HOW INVOICING IMPACTS ON YOUR END OF YEAR RESULTS

Of course you invoice your finished work! What’s the point in doing the work if you don’t get paid? Sooner sent, sooner paid, but surely it doesn’t matter which side of 30 June you send them, right?

You bet it does! As a business owner, you know that you invest your business’s money in materials and labour to produce the goods and services that create income. So, it makes sense that if you have a workshop full of undelivered goods, or a computer drive full of professional services still to be sent onto your clients, you have a GOLDEN EGG that delivering and invoicing can hatch into cash.

Despite that golden egg, or ‘work-in-progress’ (WIP) being an asset that provides value to your business, it won’t pay your bills until you invoice it and receive payment. It ties up your cashflow and misrepresents your cash position. It actually isn’t income until it produces revenue—and you need income to make a profit.

While that makes sense, why is 30 June a big deal when it comes to invoicing?

Many business owners try to minimise their tax-paying position by suppressing their profit. The alternative to profit is loss, which is inherently unsustainable.

A healthy business keeps producing and keeps earning.

Business growth is an indicator of business success and those who focus on tax minimisation as the overarching goal for their business will find it easy – simply make a loss and avoid any tax on profit. Those who want to create a sustainable and healthy business that supports its owners, employees and customers will always look for growth opportunities.

Just like you or I, customers too want to know their position. Delayed invoicing from their suppliers puts them in an awkward position of having to put aside cash for the product or service without the benefits they are paying for.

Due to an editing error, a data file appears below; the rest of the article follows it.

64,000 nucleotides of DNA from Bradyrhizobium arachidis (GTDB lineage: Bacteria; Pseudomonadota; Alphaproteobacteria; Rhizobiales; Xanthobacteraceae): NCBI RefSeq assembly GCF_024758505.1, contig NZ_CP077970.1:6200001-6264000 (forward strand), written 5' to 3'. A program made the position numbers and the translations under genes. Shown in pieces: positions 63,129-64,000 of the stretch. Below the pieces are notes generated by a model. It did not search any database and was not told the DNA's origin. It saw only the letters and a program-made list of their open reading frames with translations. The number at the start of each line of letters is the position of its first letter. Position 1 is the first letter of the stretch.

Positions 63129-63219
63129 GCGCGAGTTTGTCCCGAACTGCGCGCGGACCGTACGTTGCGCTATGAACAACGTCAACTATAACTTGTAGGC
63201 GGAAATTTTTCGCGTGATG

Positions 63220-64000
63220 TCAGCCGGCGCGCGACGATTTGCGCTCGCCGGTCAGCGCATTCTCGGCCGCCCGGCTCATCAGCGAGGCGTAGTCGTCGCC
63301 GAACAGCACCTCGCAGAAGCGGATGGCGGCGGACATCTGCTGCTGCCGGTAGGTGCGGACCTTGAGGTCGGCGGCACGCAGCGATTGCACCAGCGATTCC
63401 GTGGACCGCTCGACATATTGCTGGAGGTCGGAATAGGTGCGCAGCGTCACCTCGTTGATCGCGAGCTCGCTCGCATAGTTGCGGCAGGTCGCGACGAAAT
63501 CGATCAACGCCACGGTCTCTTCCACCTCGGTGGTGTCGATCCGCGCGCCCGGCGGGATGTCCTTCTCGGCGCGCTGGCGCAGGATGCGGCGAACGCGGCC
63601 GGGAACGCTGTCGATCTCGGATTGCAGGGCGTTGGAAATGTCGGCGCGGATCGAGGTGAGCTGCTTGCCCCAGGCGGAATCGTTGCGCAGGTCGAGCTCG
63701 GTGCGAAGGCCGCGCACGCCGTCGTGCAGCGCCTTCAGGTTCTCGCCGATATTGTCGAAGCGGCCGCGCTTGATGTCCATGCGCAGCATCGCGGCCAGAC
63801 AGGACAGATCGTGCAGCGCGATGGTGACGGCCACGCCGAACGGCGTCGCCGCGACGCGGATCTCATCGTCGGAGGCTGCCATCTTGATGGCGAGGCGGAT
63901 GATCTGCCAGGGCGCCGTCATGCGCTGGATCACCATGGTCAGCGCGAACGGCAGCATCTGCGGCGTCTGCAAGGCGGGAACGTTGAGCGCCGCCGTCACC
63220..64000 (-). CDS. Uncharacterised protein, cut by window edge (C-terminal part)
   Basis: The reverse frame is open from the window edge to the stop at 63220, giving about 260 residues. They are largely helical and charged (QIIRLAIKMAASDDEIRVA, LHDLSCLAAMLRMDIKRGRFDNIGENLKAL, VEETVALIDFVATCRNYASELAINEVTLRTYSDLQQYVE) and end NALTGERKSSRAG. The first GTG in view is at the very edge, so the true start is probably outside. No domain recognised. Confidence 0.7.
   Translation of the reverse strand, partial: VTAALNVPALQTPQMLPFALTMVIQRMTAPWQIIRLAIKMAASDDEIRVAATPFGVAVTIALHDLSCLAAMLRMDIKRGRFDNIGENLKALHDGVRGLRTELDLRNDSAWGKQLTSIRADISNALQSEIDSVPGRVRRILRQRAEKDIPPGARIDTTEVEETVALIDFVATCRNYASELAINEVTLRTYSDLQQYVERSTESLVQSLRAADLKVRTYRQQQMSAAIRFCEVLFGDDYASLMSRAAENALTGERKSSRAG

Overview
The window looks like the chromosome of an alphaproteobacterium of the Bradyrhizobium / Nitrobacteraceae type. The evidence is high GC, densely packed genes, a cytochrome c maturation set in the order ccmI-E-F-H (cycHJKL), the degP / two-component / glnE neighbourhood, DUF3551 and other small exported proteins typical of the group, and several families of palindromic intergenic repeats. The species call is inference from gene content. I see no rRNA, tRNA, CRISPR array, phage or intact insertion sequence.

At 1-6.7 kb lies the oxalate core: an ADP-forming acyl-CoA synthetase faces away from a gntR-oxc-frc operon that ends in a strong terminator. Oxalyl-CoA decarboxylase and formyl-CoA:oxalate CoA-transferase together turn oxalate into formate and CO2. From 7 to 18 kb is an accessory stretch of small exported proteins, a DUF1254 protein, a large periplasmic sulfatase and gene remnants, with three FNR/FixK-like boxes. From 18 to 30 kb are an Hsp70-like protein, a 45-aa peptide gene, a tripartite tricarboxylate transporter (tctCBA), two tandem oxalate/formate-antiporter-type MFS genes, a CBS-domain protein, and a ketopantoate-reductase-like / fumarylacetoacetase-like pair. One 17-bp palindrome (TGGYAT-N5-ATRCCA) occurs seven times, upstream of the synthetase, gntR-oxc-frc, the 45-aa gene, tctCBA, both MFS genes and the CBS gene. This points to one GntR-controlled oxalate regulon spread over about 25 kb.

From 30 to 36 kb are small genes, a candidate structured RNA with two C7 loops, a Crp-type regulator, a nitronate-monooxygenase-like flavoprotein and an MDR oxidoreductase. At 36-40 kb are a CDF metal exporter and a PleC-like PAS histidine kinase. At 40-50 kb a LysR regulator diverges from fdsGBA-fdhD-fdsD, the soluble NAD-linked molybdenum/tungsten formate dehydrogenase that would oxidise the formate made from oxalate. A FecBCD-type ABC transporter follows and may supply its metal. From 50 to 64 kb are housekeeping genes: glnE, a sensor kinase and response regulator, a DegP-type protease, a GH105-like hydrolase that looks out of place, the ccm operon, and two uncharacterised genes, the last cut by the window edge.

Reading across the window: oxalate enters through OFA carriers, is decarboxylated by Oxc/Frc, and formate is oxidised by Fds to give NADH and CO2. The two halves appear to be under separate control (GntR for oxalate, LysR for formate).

And 30 June?

How does it affect my taxable income if I have sent the invoice but not received payment before the end of the financial year?

That depends on whether your business uses accruals or cash accounting.

Accruals accounting considers the income earned (or the expense paid) on the date of the invoice, regardless of the actual date of payment. Cash accounting does not recognise income until it has been received in your bank account (or the expense paid until the date you paid it).

Some businesses use cash accounting for GST purposes so they do not have to pay GST on income they have not yet received, but use accruals accounting for end of year tax.

Ideally, you will have invoiced and been paid for all completed work prior to June 30. In the real world, this is unlikely. With accruals accounting, all invoiced work is recognised as income earned during the financial year. This gives you a clear cut-off to know how well your business performed during the year.

A small business with limited cashflow might use cash accounting for income tax purposes. This means that it will only pay tax on income it has actually received. In this case, the balance sheet will show the accounts receivable amount as an asset. You can use this to help assess your business performance for the financial year.

A workshop/computer drive full of WIP may indicate that your products are in high demand; it does not have to reflect unrealised income. The important thing to remember is to keep the workflow moving and to invoice all work on completion.

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